Little Words: Their History, Phonology, Syntax, Semantics, Pragmatics, and Acquisition

By Ronald P. Leow; Héctor Campos et al. | Go to book overview

18
The Role of Pedagogical Tasks and Focus on
Form in Acquisition of Discourse Markers
by Advanced Language Learners

MARÍA JOSÉ DE LA FUENTE

George Washington University

RECENT LITERATURE has pointed to the inherent difficulty in reaching an advanced level of proficiency in a language in a classroom environment (see Byrnes and Maxim 2003; Byrnes, Weger-Guntharp, and Sprang 2006). One of the characteristics that defines advanced proficiency in a second/foreign language (L2) is the ability to produce speech/text at the discourse level, which involves a mastery of the cohesive devices inherent to discourse. Constructing L2 discourse involves the use of cohesive resources or discourse markers, both lexical (e.g., deictic markers such as all of this, that, etc.) and grammatical (e.g., conjunctions). Discourse markers are words or phrases that signal a relationship between the segment they introduce and the prior segment, with their contribution to the meaning of the message being procedural rather than conceptual (Fraser 1999). Some examples of discourse markers in English are moreover, in other words, however, on the contrary, therefore, and as a result. Observational data from third- and fourth-year foreign language classes—years when students are expected to reach an advanced level of language ability—show that learners' speech and writing is phrasal or clausal rather than sentential and lacks cohesive mechanisms in the target language, even with several semesters of exposure to rich, content-oriented models of classroom L2 instruction. Despite the fact that these cohesive markers are certainly frequent in naturalistic L2 input, they still seem to lack salience for learners in an instructed environment, and instructional materials seem to offer little explicit instruction that would call their attention to these forms.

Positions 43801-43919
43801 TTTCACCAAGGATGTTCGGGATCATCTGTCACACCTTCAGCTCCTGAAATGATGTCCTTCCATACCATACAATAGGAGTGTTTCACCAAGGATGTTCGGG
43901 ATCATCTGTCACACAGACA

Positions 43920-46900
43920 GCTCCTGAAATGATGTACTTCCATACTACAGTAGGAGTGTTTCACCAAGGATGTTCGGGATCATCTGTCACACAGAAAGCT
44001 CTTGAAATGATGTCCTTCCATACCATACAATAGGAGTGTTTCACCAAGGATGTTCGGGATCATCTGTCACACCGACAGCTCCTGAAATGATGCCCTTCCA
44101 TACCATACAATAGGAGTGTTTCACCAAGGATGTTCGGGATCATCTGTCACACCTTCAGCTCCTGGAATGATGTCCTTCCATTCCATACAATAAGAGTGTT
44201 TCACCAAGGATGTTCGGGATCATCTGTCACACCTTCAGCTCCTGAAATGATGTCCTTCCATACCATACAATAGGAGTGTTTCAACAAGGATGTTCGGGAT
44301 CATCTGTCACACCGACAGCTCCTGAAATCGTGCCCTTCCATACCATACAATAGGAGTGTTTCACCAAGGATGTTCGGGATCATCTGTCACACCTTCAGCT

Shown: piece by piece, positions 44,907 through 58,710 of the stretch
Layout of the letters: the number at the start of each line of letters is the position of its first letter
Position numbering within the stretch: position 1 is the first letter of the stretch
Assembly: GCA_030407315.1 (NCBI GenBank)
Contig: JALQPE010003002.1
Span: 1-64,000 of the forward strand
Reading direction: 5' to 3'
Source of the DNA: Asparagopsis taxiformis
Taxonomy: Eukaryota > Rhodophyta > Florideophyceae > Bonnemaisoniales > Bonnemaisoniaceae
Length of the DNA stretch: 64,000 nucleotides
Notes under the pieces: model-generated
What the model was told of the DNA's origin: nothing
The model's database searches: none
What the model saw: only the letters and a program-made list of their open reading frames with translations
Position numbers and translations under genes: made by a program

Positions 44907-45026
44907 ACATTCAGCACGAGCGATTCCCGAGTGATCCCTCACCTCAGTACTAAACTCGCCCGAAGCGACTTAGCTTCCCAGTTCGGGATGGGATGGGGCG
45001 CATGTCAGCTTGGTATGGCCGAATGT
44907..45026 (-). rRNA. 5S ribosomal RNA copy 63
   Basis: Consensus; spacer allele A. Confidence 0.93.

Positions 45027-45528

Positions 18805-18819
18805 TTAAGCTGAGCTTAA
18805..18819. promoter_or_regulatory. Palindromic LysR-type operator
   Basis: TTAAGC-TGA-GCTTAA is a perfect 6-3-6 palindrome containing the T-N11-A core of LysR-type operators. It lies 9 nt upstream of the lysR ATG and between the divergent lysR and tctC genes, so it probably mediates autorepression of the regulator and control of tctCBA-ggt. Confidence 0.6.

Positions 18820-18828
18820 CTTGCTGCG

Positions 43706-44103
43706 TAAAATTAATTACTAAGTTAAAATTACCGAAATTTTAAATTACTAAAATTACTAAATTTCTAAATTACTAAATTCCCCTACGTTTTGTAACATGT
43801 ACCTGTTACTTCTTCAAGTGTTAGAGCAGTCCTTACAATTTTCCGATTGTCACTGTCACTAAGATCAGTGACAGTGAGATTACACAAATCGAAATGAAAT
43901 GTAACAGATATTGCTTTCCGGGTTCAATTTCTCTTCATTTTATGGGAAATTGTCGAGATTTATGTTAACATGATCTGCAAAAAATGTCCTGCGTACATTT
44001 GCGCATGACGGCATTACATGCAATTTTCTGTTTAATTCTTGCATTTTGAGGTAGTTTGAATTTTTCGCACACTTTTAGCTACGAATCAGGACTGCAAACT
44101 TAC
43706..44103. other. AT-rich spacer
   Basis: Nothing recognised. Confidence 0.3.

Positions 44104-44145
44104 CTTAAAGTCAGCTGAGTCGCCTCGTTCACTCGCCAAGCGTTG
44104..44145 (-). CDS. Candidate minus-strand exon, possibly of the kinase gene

Review of Literature

Based on the theoretical premises that attention is needed for second language acquisition (SLA) (Schmidt 1990, 1993) and that for acquisition to take place learners must consciously notice forms in the input (and the meanings these forms realize) so they can process them in their short-term memory (Skehan 1996), some researchers advocate a type of classroom pedagogical approach that addresses the

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Little Words: Their History, Phonology, Syntax, Semantics, Pragmatics, and Acquisition
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